Three months after the Sponsorship system in Bahrain was “scrapped”, what really changed?
It seems that the pronouncements about "abolishing" the sponsorship (kafala) system in Bahrain were premature. At best, the changing of Bahrain's labor laws can be described as a easing of the rules.
The changes to Bahrain's Labour Market Regulatory Law, which were made in April 2009 (Decision No (79) for 2009 Regarding the mobility of foreign employee from one employer to another) and implemented starting August 1 never aimed at abolishing kafala altogether, despite what Bahraini officials sometimes claim. There is a government agency (the Labour Market Regulation Authority, LMRA) which is now officially the sponsor of migrant workers. This is a mostly a symbolic change, because even before the change in the law, the sponsors didn't actually issue the two-year work visas, the government did. Workers still require an individual or a company to be in charge of them to stay legally in the country. This is basically the same old system.
There was, however, a significant change in the law that is very much welcomed. Allowing workers to switch from one employer to another without the employer's consent, makes workers less dependent on one person. This, in theory, allows workers to leave abusive employers, and increases the pressure on employers to compensate their migrant workers better.
There have been cases of abuse even in this system. According to the change in the law, a worker can leave his employer even if the latter objects, three months after notifying the employer about his intention to leave (a bill to extend this period to a year was recently defeated in the Shura Council). Some vengeful employers punished their workers for wanting to leave by canceling their visas before the workers had a chance to switch to the other sponsor, others have filed factitious complaints to the police, which almost always believes the employer.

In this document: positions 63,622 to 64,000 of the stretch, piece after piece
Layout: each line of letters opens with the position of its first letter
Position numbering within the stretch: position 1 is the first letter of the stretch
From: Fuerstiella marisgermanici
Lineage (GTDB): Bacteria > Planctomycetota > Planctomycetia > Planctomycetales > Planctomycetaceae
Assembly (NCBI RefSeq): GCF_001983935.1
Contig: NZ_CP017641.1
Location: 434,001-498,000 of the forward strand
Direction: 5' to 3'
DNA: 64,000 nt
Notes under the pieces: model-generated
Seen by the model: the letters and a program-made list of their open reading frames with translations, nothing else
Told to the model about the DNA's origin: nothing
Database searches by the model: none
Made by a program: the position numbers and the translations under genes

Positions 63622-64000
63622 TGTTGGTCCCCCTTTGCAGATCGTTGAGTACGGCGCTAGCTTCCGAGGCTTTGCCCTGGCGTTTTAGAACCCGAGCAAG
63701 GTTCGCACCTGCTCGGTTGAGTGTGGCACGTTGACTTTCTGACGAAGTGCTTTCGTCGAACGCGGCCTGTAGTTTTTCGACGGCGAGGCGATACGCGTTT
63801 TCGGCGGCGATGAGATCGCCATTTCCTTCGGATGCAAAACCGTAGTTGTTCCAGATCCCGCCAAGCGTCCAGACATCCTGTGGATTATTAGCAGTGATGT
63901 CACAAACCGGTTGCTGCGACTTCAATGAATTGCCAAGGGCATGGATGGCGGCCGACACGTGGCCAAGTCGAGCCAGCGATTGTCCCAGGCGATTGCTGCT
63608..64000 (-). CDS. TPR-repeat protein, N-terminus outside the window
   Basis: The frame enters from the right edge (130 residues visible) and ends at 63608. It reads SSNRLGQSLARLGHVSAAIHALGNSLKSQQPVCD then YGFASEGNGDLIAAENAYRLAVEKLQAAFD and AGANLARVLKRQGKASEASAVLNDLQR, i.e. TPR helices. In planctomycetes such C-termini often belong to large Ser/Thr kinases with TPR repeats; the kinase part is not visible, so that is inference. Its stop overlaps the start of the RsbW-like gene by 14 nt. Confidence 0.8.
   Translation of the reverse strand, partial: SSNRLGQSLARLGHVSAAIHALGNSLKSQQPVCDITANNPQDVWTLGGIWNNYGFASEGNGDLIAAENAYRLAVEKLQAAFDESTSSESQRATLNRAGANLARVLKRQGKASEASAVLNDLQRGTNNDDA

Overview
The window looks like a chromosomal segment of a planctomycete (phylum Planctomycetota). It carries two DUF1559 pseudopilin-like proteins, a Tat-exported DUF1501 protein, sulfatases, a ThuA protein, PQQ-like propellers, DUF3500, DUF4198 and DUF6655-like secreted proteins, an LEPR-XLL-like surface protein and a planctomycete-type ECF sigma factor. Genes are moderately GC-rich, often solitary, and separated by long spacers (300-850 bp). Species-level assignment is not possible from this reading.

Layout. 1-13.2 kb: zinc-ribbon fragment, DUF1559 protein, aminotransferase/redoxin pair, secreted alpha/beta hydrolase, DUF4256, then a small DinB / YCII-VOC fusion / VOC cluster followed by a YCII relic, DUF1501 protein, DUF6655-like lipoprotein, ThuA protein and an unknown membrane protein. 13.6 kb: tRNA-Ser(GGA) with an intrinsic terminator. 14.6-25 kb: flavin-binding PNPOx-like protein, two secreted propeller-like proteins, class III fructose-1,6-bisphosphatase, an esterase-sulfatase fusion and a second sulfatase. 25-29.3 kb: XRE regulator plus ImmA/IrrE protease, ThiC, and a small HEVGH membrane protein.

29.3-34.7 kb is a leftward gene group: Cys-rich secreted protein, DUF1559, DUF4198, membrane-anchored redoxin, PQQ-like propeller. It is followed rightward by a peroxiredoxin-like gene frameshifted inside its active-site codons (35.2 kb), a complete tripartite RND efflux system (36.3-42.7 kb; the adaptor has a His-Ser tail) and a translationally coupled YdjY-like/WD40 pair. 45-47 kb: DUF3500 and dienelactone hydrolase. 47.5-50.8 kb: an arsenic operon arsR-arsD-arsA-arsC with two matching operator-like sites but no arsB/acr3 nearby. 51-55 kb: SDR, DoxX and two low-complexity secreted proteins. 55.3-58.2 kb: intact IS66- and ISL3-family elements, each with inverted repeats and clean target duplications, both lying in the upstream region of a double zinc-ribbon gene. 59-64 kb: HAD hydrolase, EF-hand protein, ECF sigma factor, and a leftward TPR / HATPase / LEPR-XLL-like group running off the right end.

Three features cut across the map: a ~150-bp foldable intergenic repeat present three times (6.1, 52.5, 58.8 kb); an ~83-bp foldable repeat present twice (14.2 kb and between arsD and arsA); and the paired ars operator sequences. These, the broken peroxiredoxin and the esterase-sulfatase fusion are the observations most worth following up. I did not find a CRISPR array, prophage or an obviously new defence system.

The kafala system is based on the idea of guardianship, but this doesn't translate to the reality on the ground. Just like the sponsor-employers of the past, the government does very little to help migrant workers in need. The government doesn't even enforce its own laws to protect workers, let alone extend any kind of "guardianship". Passport confiscation and withholding wages in Bahrain is illegal, and yet widespread. As a recent Human Rights Watch report indicated, the government does nothing to stop these illegal practices. The process of arbitration, in which a worker can raise his complaint against his employer clearly favors the employer.
The overall change in the system is still a welcomed development. But the reality on the ground is very difficult, despite these changes. The government needs to make further changes in its labor laws, and enforce the existing laws.